The AMA this week laid out its vision for the future of the Australian health system in a major speech to the National Press Club, with the goal of making Australia the healthiest nation in the world.
The AMA’s Vision for Australia’s Health looks beyond the pandemic and provides a blueprint to secure a robust, sustainable health system for decades to come with high quality, patient-centred care at its heart.
The vision outlines areas of the health system in need of reform based around five policy pillars – general practice, public hospitals, private health and an equitable, innovative health system for all – underpinned by a bedrock of core principles supporting a stronger health system.
The vision has a strong focus on general practice, which Dr Khorshid highlighted in his speech.
Dr Khorshid emphasised that general practice is vital as the starting point of the health care system – not to mention the backbone of vaccine efforts. He said that if we are to have any hope of stemming the tide of chronic disease in our nation, we need to bolster this first line of defence.
As part of the AMA’s new approach of developing detailed policy papers, the paper – “Putting Health Care back into Aged Care” was released, which highlights where crucial investment into GP services is needed to support Australians in Aged Care.
Dr Khorshid cautioned that while the Government’s investment in response to the Royal Commission is welcome and significant, it sadly had some significant oversights when it comes to our nation’s GPs.
In the AMA’s Aged Care paper, modelling estimated that if governments invested sufficiently in primary health care and aged care, over four years (2021-22 to 2024-25), $21.2 billion could be saved in public and private health care from avoidable hospital admissions, from older people in the community or in nursing homes.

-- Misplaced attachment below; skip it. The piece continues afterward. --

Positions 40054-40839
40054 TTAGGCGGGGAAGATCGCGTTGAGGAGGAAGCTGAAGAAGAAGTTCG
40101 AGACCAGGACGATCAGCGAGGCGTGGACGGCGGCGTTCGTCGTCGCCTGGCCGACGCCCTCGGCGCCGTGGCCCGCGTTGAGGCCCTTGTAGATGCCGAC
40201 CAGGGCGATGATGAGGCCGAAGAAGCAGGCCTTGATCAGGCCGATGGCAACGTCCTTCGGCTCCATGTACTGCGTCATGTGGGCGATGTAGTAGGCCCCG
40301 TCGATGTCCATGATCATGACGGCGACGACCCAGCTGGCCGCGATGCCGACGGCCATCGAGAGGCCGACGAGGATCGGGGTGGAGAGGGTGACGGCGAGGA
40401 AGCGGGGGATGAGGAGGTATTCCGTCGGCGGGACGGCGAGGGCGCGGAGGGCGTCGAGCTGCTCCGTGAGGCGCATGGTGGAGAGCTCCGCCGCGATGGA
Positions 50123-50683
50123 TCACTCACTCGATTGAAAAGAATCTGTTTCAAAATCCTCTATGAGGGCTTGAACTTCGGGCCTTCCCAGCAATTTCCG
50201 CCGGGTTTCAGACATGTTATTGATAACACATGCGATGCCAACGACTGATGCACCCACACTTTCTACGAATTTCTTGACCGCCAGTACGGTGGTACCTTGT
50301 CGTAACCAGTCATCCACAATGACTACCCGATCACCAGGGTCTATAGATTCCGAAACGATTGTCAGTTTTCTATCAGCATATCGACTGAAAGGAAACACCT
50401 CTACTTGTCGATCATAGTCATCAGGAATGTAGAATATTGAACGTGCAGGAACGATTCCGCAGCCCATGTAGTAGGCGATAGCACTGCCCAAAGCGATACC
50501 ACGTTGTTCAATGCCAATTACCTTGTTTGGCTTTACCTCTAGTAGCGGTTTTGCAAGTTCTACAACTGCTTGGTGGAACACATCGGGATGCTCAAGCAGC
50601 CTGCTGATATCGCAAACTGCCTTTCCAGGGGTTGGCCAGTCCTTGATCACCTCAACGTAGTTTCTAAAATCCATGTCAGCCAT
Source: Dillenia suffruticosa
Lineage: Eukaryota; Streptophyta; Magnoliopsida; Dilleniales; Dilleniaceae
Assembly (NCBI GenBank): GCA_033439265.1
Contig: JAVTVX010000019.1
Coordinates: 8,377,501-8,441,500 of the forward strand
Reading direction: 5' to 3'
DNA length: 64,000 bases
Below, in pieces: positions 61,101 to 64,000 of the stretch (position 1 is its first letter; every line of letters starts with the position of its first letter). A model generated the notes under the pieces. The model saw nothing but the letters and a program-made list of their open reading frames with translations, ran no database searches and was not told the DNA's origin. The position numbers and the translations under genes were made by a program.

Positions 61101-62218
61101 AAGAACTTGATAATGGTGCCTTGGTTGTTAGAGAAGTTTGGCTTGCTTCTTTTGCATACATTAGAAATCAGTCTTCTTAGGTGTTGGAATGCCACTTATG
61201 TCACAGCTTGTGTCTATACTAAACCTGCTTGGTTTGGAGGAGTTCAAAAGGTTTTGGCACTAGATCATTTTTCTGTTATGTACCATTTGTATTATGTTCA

Dr Khorshid said that it is critical to ensure greater access to GPs when dealing with the healthcare needs of older Australians – especially if we want to stop the flow of unnecessary hospital transfers.
The AMA will continue to campaign for Medicare to better support GPs to look after patients in Aged Care facilities – so that more older Australians can maintain access to their usual GP once they enter an Aged Care Home.
There was little in the Government’s response to the Royal Commission that addressed this.
Primary healthcare professionals’ control or influence approximately 80 per cent of healthcare costs, with 83 per cent of patients seeing a GP each year. Yet spending on General Practice accounts for only 8 per cent of total government health spending.
One tenth of the costs they control. There is a huge opportunity to save on expensive hospital care by investing in primary care.
Now is the time to back our General Practitioners.